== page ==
The first “Star Wars anthology” movie (a story not focused on the Skywalker family), Rogue One posed a unique challenge for director Gareth Edwards: pay tribute to George Lucas’ well-loved hexalogy, while connecting the story to A New Hope. Edwards does a solid job, creating a film that not only works as part of the Star Wars mythology, but as a stand-alone movie. Filling in the blanks that have bothered Star Wars fans for decades, audiences are finally given an understanding of the events leading up to the Rebellion’s first major victory in its war against the Empire. Rogue One is the story of the Rebel group that stole the plans to the Death Star, allowing Luke Skywalker to fire his fateful shot.
Jyn Erso’s (Felicity Jones), father Galen (Mads Mikkelsen), an Empire scientist, escaped to avoid completing the weapon of destruction they demanded. After years of searching the Galaxy, Orson Krennic (Ben Mendelsohn) and his men find and retrieve Galen so they can force him to finish his work. However, Jyn gets away, and is raised by their trusted ally, Saw Gerrera (Forest Whitaker). Ten years later, the Death Star is complete and the rebellion is marking time…unless Jyn and her motley crew–Cassian Andor (Diego Luna), a pilot who has done, and sacrificed much in the name of freedom, his sarcastic droid K-2SO (Alan Tudyk), Bodhi (Riz Ahmed), a defector from the Empire, Chirrut (Donnie Yen), the blind guardian of the Jedi temple, and his guardian, Baze (Jiang Wang), and assorted rebels with nothing to lose–can steal the plans that reveal the Death Stars weakness, and give their planet a chance of survival.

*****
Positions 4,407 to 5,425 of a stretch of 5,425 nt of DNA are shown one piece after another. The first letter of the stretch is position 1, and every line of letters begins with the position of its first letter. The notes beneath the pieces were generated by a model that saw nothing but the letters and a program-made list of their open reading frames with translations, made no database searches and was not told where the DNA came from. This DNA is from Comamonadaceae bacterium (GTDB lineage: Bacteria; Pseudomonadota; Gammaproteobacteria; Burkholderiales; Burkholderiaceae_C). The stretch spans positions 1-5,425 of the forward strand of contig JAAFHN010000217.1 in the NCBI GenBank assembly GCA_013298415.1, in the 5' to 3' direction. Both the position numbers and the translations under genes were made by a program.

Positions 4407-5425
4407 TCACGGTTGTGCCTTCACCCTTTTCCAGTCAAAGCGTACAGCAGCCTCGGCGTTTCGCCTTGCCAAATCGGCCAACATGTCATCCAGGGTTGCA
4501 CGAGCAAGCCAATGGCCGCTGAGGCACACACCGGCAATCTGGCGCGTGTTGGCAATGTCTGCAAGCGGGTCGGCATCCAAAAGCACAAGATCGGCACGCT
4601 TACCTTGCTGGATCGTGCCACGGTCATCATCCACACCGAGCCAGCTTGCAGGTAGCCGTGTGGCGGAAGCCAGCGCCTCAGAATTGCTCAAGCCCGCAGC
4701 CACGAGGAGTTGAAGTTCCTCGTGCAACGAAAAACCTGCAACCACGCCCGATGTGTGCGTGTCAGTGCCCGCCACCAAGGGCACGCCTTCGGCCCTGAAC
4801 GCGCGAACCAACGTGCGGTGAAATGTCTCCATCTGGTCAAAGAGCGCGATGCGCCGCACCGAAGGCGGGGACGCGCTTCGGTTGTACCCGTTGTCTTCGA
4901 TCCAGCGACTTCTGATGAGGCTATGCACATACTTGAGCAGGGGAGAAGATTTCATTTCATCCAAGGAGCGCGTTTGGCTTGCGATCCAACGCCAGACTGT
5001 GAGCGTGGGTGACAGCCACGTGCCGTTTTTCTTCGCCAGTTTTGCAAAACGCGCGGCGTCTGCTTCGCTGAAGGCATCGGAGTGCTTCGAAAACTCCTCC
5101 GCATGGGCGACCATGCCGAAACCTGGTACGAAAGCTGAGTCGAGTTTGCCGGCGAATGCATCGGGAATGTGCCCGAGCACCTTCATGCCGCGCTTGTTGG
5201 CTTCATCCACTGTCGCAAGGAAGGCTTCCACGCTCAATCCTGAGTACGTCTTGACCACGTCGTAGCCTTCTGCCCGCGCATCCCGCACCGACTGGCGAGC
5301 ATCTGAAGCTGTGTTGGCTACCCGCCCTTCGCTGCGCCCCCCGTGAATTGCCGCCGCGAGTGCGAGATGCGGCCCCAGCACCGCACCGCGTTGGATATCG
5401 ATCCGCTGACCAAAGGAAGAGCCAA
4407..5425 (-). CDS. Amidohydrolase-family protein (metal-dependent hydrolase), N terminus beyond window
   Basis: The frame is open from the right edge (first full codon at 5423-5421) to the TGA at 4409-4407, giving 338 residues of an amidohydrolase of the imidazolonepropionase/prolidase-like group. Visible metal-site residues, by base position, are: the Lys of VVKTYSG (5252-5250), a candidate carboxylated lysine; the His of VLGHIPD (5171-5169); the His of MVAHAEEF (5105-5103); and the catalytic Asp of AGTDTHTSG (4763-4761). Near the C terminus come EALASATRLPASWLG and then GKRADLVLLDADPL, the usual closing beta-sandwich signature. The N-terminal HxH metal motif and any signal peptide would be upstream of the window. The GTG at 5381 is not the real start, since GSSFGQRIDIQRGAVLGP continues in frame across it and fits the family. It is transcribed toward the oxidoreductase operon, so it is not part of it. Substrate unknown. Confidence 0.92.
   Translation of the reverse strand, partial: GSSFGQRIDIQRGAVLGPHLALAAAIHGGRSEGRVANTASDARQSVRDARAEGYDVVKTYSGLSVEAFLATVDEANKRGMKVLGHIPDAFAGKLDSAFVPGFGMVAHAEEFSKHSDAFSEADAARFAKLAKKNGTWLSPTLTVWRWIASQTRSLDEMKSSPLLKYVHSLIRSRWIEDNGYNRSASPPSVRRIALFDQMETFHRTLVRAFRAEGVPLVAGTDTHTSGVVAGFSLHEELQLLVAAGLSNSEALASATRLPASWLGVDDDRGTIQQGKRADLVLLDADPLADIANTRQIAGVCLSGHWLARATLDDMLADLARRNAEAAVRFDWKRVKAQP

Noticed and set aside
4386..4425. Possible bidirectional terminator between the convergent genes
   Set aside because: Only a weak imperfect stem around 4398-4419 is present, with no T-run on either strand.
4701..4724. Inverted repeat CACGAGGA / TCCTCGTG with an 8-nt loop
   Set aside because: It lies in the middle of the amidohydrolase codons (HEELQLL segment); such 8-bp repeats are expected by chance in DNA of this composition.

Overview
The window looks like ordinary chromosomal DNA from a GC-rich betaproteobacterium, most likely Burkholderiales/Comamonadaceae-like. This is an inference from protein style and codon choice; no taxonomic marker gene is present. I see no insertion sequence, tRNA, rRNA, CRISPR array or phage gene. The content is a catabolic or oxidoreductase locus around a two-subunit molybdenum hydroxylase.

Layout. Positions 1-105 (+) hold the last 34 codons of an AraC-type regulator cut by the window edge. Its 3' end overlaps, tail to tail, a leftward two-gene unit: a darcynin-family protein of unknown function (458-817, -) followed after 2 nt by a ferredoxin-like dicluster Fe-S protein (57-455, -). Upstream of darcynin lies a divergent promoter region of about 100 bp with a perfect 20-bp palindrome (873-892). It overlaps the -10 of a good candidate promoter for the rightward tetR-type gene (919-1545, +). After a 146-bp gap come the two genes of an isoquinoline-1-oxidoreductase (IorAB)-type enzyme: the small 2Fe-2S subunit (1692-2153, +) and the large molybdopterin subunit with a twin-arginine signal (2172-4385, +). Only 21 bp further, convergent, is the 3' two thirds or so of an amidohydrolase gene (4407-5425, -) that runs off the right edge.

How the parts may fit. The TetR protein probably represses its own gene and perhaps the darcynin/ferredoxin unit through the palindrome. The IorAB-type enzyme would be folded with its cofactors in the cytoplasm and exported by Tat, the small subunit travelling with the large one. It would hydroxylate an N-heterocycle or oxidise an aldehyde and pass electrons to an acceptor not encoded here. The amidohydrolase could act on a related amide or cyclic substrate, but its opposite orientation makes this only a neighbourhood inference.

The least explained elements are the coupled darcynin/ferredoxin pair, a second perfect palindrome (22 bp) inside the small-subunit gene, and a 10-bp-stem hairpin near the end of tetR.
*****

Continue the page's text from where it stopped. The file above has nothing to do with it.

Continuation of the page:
While Darth Vader and a few other classic characters appear, the focus of Rogue One is on a group of unfamiliar faces. As a fan of the franchise since its inception (A New Hope was among the first films I saw in a movie theater when it came out in 1977), it’s fun to finally learn what such a familiar universe was like before it became an integral part of our pop culture lives. Since nothing beyond the theft of the secret plans was known about the Rebel mission, the creative team behind Rogue One had a lot of leeway. The result is an exciting story, filled with compelling characters.
The first half of the movie establishes the difficult climate in which the Rebels exist. As the Empire’s hold on the galaxy grows, the Rebel Alliance becomes more anxious to stop them. Though Galen claims to be a double agent, both sides view his vast knowledge as crucial to their victory. Whatever happens, the Empire is sure their new weapon will quash any resistance.
The combination of a great cast, solid story, and Gareth Edwards obvious desire to make a memorable film, gave us a hugely entertaining entry into the Star Wars franchise that pays homage to the films that came before, but establishes its own place in the mythology. For those who want to, Rogue One offers an excuse to forget Episodes I-III.